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dc.coverage.spatialSite: Rome, Lazio, Italyen_US
dc.coverage.temporalca. 420-1750 (creation)en_US
dc.creatorLonghi, Martino, the elderen_US
dc.creatorFuga, Ferdinandoen_US
dc.creatorRainaldi, Carloen_US
dc.date420-1750en_US
dc.date.accessioned2013-04-12T16:30:51Z
dc.date.available2013-04-12T16:30:51Z
dc.date.issued420-1750en_US
dc.identifier207240en_US
dc.identifier.otherarchrefid: 153en_US
dc.identifier.urihttp://hdl.handle.net/1721.3/115108
dc.descriptionFront façade, right wing, central bay, close view of sculptural group, upper level; Situated at the end of the Esquiline Hill and formerly known as S Maria ad Praesepem, S Maria Maggiore was traditionally founded by Pope Liberius (reigned 352-366) and financed by Johannes, a rich citizen, after a miraculous summer snowfall. It is more likely, however, that it was founded in the early 5th century by Sixtus III, whose name appears in the mosaics of the triumphal arch in front of the apse. Until the 12th century, when Eugenius III (reigned 1145-1153) built the narthex, work on the church was mainly limited to maintenance. The mosaic decoration of S Maria Maggiore was executed in the 5th and 8th centuries; the earlier scheme, in the Classical tradition, comprises the most important mosaic cycle in Rome of this period. Chapels were added and other changes in subsequent centuries; Longhi and Fuga are responsible for changes to the facade. Source: Grove Art Online; http://www.groveart.com/ (accessed 1/6/2008)en_US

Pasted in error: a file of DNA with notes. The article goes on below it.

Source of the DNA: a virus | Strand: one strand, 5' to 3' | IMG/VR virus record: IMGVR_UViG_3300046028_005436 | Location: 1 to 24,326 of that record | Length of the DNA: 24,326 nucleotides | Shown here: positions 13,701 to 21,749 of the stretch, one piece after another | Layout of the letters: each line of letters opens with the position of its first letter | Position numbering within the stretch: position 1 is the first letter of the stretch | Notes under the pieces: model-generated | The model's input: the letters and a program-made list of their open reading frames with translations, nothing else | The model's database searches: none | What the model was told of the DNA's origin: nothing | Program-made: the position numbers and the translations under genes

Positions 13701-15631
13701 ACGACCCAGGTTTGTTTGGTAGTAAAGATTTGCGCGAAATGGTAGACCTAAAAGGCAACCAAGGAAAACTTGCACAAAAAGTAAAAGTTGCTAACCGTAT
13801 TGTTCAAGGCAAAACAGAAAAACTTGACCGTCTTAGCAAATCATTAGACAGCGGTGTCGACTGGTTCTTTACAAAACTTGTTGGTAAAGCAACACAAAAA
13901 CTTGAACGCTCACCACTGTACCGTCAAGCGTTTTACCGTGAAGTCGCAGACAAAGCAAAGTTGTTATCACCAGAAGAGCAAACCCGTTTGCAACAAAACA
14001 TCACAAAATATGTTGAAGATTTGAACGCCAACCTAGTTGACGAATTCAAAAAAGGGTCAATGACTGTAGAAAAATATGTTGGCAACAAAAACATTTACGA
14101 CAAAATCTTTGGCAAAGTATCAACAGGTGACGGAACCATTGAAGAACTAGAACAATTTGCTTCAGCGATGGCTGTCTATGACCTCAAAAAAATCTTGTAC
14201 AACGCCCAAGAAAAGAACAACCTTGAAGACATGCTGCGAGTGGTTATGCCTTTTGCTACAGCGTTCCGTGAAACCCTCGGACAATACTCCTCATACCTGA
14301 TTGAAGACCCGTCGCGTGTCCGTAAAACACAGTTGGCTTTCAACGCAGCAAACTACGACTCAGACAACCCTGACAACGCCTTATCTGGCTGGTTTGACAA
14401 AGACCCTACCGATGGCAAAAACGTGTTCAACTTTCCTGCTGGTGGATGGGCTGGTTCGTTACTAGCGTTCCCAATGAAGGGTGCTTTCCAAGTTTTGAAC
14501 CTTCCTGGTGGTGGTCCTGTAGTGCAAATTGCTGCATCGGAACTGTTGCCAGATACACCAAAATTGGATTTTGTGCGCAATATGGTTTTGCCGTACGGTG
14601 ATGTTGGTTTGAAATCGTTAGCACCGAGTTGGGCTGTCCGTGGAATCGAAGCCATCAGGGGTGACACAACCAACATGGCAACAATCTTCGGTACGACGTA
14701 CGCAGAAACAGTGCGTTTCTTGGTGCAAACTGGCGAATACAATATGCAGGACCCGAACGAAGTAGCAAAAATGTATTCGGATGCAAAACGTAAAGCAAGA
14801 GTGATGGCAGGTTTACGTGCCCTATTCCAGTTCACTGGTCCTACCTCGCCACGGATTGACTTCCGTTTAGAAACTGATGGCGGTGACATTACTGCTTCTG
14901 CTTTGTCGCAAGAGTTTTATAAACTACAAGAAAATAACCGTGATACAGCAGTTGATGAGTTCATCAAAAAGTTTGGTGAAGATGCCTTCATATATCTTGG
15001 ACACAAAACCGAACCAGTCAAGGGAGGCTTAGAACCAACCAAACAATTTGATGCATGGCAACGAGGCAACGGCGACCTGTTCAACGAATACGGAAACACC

dc.rights© Scott Gilchrist, Archivision, Inc.en_US
dc.subjectarchitectural exteriorsen_US
dc.subjectEarly Christianen_US
dc.titleSanta Maria Maggioreen_US
dc.title.alternativeBasilica di Santa Maria Maggioreen_US
dc.title.alternativeSanta Maria ad Praesepemen_US
dc.typeimageen_US
dc.rights.accessLicensed for educational and research use by the MIT community onlyen_US
dc.identifier.vendorcode1A2-I-R-SMM-C10en_US
vra.culturalContextItalianen_US
vra.techniqueconstruction (assembling)en_US
vra.worktypebasilicaen_US
vra.worktypechurchen_US
dc.contributor.displayCarlo Rainaldi (Italian architect, 1611-1691); Ferdinando Fuga (Italian architect, 1699 - ca. 1782); Martino Longhi the Elder (Italian architect, ca. 1534-ca. 1591)en_US


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